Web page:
Compared to diesel made from mineral oil, biodiesel produced in the EU from from rapeseed has a better CO2 efficiency of up to 65%. This means that for each liter of fuel a reduction of 2.5 kilograms in CO2 emissions is achieved (International Energy Agency). This balance sheet can be further improved if biodiesel is used as a fuel during the cultivation of rapeseed. If the entire annual production capacities of all biodiesel plants in Germany, amounting to nearly 5 million tons per year, were used to capacity, we could reduce the CO2 emissions by 12.5 million tons. With the biodiesel produced by our predecessor company, nearly 220,000 fewer tons of CO2 were released into the atmosphere in 2010.
Biofuels compete with food production and the use of arable land
Using plants for the production of fuel means that these plants are not available for food production, which will cause famines.
- The reasons for an increase in the prices of agricultural products are varied:
- Demand is increasing worldwide, notably in Asia (especially in China and India).
- Consumption of meat is rising globally, increasing the demand for feedstuff in turn.
- Brokers and commodity funds have discovered the agricultural market.
- Harvests have been below average during the past couple of years.
- Export bans and increased export customs (for instance in China and Argentina).
- Mismanagement and corruption (eviction of farmers in Zimbabwe).
- Increase in production costs caused by an increase in the price of mineral oil and fertilizers.
- In the production of biodiesel and bioethanol by-products are obtained. Rapeseed oil production produces rapeseed cake (two thirds of the original input) and in soy oil production soy cake and soy flour (four fifths of the original input) are obtained, the majority of which is used as feedstuff but also as meat and milk substitutes.
- According to independent research only between one and two percent of the world’s arable land is used for growing plants for fuel.
- Sustainable production which does not cause damage to valuable ecosystems, such as the rainforest, makes it possible to cultivate enough resources both for for food and for fuel.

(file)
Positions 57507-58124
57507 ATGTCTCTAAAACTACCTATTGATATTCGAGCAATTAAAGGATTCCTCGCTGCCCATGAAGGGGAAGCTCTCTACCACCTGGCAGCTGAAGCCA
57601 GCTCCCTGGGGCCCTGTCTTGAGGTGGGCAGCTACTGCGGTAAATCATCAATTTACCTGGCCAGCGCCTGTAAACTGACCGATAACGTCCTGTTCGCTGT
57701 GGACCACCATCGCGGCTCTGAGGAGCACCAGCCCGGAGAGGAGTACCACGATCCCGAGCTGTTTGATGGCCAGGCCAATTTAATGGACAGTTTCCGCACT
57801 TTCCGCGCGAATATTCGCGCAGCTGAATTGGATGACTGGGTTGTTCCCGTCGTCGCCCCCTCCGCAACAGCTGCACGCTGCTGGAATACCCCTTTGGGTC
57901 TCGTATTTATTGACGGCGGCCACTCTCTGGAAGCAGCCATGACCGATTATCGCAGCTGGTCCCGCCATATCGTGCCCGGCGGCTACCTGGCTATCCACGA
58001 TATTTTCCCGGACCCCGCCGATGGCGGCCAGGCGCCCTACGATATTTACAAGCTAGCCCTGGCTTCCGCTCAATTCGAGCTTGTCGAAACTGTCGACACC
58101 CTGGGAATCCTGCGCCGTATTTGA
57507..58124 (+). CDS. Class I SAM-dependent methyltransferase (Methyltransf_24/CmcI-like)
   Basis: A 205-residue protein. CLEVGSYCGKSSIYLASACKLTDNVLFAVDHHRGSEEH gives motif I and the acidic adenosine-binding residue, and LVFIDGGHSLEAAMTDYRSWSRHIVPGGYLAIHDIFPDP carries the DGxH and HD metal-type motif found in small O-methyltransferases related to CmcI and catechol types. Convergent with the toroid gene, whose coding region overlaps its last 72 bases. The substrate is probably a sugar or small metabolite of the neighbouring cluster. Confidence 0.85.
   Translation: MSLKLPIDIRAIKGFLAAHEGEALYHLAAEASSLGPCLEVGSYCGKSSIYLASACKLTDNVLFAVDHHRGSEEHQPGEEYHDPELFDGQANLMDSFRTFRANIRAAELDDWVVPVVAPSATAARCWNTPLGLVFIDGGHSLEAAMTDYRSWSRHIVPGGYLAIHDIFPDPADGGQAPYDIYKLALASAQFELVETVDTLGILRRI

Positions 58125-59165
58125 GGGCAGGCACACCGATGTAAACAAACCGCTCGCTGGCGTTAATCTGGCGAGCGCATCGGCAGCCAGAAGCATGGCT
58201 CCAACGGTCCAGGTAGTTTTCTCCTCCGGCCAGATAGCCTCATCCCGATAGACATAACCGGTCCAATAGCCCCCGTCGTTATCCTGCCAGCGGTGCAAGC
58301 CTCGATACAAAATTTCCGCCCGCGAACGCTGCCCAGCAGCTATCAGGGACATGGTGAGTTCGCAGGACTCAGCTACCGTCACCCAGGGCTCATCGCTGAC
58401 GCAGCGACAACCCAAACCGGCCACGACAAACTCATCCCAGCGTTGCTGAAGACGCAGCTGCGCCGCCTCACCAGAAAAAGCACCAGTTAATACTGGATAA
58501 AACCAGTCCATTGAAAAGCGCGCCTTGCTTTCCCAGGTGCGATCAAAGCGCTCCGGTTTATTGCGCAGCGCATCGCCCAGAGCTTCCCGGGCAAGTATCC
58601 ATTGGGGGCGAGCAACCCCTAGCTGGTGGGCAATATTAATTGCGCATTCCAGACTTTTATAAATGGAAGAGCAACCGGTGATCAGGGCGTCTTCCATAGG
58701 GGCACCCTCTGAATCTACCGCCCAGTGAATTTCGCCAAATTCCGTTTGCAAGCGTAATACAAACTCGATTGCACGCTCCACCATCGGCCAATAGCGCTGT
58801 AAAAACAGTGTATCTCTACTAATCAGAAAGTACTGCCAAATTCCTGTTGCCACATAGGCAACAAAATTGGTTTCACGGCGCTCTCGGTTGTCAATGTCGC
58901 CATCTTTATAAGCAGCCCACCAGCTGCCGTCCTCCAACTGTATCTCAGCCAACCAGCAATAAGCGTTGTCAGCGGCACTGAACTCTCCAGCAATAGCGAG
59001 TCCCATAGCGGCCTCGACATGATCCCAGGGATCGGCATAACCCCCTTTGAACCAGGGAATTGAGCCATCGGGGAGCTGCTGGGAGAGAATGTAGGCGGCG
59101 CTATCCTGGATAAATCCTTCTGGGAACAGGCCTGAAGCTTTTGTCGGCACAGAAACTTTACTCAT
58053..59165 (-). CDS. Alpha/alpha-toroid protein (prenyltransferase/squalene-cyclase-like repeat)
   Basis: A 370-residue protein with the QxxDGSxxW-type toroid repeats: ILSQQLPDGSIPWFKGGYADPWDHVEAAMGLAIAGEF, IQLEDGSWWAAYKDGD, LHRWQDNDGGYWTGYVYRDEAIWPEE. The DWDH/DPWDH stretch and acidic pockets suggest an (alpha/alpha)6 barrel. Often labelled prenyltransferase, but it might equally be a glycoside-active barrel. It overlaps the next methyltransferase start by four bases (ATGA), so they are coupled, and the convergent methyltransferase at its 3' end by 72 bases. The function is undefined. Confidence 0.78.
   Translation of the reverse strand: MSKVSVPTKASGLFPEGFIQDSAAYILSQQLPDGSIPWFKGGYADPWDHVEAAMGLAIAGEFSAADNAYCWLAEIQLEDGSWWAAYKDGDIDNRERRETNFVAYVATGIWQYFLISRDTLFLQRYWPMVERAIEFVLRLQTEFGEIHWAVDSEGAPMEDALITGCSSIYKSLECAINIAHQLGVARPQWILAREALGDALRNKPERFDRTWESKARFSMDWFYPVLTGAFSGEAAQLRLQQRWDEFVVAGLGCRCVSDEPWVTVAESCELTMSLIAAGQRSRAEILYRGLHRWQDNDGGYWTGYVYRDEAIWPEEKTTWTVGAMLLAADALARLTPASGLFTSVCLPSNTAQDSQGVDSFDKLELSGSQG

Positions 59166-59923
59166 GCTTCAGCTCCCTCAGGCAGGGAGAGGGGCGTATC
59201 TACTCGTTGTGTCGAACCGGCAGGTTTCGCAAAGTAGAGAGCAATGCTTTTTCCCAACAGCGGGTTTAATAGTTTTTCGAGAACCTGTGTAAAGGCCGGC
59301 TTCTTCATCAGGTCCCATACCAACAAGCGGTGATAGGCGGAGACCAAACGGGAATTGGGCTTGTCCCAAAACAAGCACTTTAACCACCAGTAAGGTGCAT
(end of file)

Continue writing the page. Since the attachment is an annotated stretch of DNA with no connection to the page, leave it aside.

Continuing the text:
- Unused lands, particularly throughout eastern Europe, offer an enormous potential for additional agricultural use. Rapeseed, which is a cruciferous plant, is crucial for crop rotation.
According to the VDB (German Association of the Biofuel Industry) there is enough arable land to fill both plates and fuel tanks. Research shows that some 100 million hectares worldwide are potentially available for cultivation, without having to use land required for food production, or causing damage to precious eco-systems. The higher prices of agricultural products create opportunities for the agricultural industry in Germany and in developing countries to be profitable once again. This could lead to the cultivation of previously unprofitable land and could help make agricultural production worldwide more efficient. Many developing countries have realized that biofuel production offers them an opportunity to reduce their dependence on mineral oil imports and, at the same time, to promote their own agricultural industry. In this way biofuels are a real development aid.
Rainforest deforestation for palm oil production
Biodiesel produced from palm oil is detrimental to rainforests because the area required for cultivating palm trees is obtained by clearing rainforests.
Since January 1st, 2011 only sustainable resources are allowed to be used for biodiesel production in Germany. The status quo of the rainforest in 2008 is to be kept, in order to stop the further destruction of the rainforest.